Strength for the Climb

My blog is a personal journey of the blessings I have been entrusted with and the strength I have been given to make the climb. I invite you to follow along as I write about faith, family, and Down syndrome.

The Glance

There I was, the day after Thanksgiving, in 2014.  A 2 ½ year old and a 6 month old in tow.  Downtown Minneapolis.  Knowing that Chris would be gone coaching in Wisconsin that weekend, I decided to venture out to kick off the solo parenting weekend.  While the stores were buzzing with Black Friday shoppers, we headed into the city to take in the Macy’s 8th floor Christmas display, Santa’s Workshop.

Six months into this new journey of having a child with Down syndrome, the feeling was still there.  Whether running into someone I hadn’t seen in awhile, or catching someone’s extra long look…the thought always came to mind…do I sneak in the information that my youngest has Down syndrome, or do I allow the person or ‘spectator’ to figure out on their own what makes my son so unique?  Along with the tension of the inner dialog I played in my mind that I shouldn't feel like I needed to even say anything, because most importantly, he should be viewed as our Jack, our child.  But again, I was new on this journey and had no idea that these early thoughts were a part of the growing (learning) process.  I remember asking Tracy when Jack was a few weeks old, “Do you ever feel like you just need to shout it out and then run in the opposite direction so you don’t have to hear their reaction?” That was at a time when all I could think about was Down syndrome.  When Jack was so little, he slept ALL the time and as I ventured out amongst the public and no one could tell my precious sleeping baby had Down syndrome, it was a sense of relief not having the thought I needed to ‘explain’ my son to others.  At six months, his almond eyes were definitely evident, and other characteristics (which I might add made him extra cute) were obvious to others, including his low muscle tone which affected his ability to keep his tongue in his mouth (even after hours and hours of facial exercises), and I knew that people could tell my son had Down syndrome.

With my handsome little guy in the front of the sit-n-stand stroller, it was on my mind, as I was still learning from other people the variety of reactions when seeing my childAnd at that point, I still cared.  It quickly becomes evident those that have been blessed by a person with Down syndrome, disability, or other unique life experience.  They see the person, not the diagnosis.  They see the person, not the wheelchair.  They see the person, not the disability.  They see the person, not the addiction.  Because we know each person has life, worth, and value and they are ultimately not defined by their diagnosis or circumstance.

We took a quick spin through Santa’s Workshop and after a hot right and scoring a short line to see the man in the red suit, before you knew it, the boys were on Santa’s lap.  He let this mama take a few extra pictures as he snuggled my littlest in tight and let my oldest tell him all the things he wanted for Christmas.  As I snapped picture after picture, I felt like the time had stopped.  This Santa wasn’t in a hurry to get all the little ones through the line, he held my boys tight, and I felt like he winked at me like he knew something…just like Kris Kringle winks at the little girl in Miracle on 34th Street.  I’m so thankful to have soaked up that moment.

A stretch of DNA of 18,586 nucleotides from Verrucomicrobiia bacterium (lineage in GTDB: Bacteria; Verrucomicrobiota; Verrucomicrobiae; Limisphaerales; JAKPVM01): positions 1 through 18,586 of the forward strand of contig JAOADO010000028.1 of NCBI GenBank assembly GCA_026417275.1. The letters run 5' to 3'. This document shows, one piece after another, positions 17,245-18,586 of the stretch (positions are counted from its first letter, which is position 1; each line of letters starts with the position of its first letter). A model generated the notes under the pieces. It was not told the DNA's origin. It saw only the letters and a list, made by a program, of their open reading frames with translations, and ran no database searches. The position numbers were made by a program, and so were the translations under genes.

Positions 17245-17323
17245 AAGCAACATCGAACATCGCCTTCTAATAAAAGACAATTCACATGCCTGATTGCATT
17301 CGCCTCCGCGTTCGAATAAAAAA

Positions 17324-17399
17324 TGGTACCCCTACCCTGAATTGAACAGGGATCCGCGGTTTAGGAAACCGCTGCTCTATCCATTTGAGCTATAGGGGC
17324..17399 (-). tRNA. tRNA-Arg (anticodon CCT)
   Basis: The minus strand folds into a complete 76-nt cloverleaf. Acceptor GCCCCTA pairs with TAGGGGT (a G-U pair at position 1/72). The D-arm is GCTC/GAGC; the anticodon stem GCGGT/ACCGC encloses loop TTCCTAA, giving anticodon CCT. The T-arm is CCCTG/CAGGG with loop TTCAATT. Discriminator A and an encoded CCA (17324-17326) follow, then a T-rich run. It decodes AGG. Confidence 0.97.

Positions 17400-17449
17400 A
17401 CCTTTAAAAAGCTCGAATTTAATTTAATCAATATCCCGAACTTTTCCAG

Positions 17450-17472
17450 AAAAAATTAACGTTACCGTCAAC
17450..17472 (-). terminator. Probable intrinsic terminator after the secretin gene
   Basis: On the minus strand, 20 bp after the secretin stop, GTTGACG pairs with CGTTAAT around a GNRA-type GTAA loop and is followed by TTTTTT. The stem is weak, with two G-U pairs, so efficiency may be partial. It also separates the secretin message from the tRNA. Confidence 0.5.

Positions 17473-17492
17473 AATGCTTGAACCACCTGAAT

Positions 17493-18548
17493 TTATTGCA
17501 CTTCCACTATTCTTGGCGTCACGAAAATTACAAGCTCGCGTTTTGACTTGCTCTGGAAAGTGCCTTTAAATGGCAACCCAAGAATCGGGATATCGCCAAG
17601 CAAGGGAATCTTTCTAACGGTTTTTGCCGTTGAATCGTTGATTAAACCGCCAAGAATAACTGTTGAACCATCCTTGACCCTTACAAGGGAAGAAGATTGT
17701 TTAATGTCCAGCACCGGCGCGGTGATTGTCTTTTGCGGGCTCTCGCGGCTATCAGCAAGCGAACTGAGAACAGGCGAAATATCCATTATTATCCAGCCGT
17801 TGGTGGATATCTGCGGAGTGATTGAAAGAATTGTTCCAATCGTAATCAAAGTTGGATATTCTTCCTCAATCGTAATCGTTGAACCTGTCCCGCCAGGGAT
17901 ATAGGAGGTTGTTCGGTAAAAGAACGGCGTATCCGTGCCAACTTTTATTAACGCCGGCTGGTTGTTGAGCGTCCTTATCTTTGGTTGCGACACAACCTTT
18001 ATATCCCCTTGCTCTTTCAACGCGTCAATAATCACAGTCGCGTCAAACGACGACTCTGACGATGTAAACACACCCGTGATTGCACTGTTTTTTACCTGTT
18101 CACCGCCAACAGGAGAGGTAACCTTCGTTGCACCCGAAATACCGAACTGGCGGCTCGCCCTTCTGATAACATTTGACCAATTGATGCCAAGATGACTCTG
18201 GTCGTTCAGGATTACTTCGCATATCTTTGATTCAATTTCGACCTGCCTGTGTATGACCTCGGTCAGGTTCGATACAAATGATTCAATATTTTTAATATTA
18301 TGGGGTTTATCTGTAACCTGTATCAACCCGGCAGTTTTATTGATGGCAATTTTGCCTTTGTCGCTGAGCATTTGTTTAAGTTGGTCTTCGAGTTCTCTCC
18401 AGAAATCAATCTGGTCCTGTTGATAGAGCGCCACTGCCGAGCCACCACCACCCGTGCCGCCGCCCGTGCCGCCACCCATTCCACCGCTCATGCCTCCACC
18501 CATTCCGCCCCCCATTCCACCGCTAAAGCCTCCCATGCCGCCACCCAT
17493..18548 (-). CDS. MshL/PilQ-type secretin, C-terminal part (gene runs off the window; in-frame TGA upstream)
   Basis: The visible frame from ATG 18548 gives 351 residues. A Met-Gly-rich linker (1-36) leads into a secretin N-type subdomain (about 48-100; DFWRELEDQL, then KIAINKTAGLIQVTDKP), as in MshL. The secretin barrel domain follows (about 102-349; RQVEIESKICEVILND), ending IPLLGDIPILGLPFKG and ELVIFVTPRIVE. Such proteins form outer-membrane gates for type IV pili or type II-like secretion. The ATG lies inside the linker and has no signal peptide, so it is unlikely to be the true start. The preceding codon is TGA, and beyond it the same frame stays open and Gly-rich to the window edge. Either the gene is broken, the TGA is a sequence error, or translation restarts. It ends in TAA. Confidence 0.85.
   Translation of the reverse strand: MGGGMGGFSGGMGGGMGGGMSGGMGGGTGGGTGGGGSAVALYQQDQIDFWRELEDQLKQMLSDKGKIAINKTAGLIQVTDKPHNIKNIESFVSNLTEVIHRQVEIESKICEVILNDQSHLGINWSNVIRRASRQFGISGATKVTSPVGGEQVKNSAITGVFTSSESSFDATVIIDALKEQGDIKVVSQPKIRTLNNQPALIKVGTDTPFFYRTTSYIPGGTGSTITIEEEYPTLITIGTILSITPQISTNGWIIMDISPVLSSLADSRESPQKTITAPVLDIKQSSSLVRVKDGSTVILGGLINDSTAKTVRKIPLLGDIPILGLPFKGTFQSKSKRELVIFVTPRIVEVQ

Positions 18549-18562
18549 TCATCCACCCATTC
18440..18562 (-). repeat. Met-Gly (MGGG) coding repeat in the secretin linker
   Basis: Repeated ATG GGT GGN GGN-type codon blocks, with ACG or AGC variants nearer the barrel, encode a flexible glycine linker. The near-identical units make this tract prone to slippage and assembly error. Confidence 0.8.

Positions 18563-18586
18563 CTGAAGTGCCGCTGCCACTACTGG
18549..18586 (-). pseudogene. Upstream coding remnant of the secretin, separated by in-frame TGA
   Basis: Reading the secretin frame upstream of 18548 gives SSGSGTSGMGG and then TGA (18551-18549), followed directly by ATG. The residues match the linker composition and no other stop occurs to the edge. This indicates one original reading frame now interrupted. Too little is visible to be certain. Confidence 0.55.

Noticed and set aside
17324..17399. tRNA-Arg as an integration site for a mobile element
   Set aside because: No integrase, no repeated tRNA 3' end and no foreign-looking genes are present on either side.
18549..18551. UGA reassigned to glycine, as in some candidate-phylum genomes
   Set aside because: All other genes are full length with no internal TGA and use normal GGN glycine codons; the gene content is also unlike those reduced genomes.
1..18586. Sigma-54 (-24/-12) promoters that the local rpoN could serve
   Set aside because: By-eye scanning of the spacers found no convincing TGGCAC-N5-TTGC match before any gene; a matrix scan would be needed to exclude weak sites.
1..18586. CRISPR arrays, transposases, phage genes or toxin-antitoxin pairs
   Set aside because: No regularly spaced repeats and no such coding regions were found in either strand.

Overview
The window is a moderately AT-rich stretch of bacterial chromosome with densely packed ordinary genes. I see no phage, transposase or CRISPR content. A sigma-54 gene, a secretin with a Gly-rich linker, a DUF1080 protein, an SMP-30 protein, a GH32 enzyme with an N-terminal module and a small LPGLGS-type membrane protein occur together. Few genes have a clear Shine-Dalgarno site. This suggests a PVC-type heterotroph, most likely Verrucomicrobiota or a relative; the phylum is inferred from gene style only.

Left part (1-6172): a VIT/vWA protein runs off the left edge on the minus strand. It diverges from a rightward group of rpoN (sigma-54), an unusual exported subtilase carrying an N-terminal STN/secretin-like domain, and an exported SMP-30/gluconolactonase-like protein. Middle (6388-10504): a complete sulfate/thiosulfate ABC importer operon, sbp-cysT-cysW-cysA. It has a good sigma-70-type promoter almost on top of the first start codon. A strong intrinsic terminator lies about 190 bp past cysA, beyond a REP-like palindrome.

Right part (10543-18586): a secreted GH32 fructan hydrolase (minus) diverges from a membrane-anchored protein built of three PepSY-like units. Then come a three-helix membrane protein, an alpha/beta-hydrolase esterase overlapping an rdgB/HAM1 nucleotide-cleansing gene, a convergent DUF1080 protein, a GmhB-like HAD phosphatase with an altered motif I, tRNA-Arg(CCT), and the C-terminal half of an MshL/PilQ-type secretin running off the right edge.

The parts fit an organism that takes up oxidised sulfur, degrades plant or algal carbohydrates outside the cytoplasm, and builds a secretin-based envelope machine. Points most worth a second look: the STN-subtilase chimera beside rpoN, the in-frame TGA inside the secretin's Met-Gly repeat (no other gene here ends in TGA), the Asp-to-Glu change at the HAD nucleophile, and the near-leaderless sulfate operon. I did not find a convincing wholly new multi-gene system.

But that wasn’t the end.  We couldn’t leave downtown Minneapolis without a stop at our favorite candy store, Candyland.  The smell of the popcorn from the elevator draws you in and too many dollars later, with Chicago Mix in hand, you are on your way. 

As I was pushing the caravan around and out the entrance, I looked up and saw a group of 3 kids (about 12-14 years old) walking towards us.  Two girls and a boy.  I noticed the boy had Down syndrome, figured those were his sisters.  Then a few steps behind them was their mom.  And as we both tried to hurry along behind our kids she looked down and smiled at my boys.  As we passed each other, two steps in the opposite direction, we both turned and looked back at each other and I will never forget the glance and smile she gave me.  It said all of these things without saying a word...from one mother to another...a few years down the path from me...

You are going to be okay. 

Your life will be much more beautiful than you ever thought on this journey… 

You will not take little things for granted…

You’re much stronger than you ever thought…

You will have moments of being pushed, stretched, challenged, and broken and it will all be worth it because your child is worth it…

You will see the beauty in the process instead of focusing on the outcome… 

You will experience true joy.  Not just superficial happiness, but real deep joy

Your good days will far outweigh the bad days… 

You will meet some amazing people on this journey including new families, therapists, teachers, and more... 

Your child will remind you of your purpose… 

Your child will remind you that every life has value… 

Your life will be changed for the better

And there I was going up the elevator with my boys, tears streaming down my face, encouraged by a glance from a complete stranger.  Encouraged by a woman that didn’t say anything to me but assured me with her smile that life is good.  There’s nothing better than having another person come alongside you on whatever journey you find yourself on and let you know they’ve been there and they know the path.  We are better together.  Although each journey unique, we each have an opportunity to speak life (or death) into someone by our actions and words.  How many times in our daily lives, do we really see people?  Who are we missing that could be encouraged by our glance?

I Thessalonians 5:11

Therefore encourage one another and build each other up, just as in fact you are doing.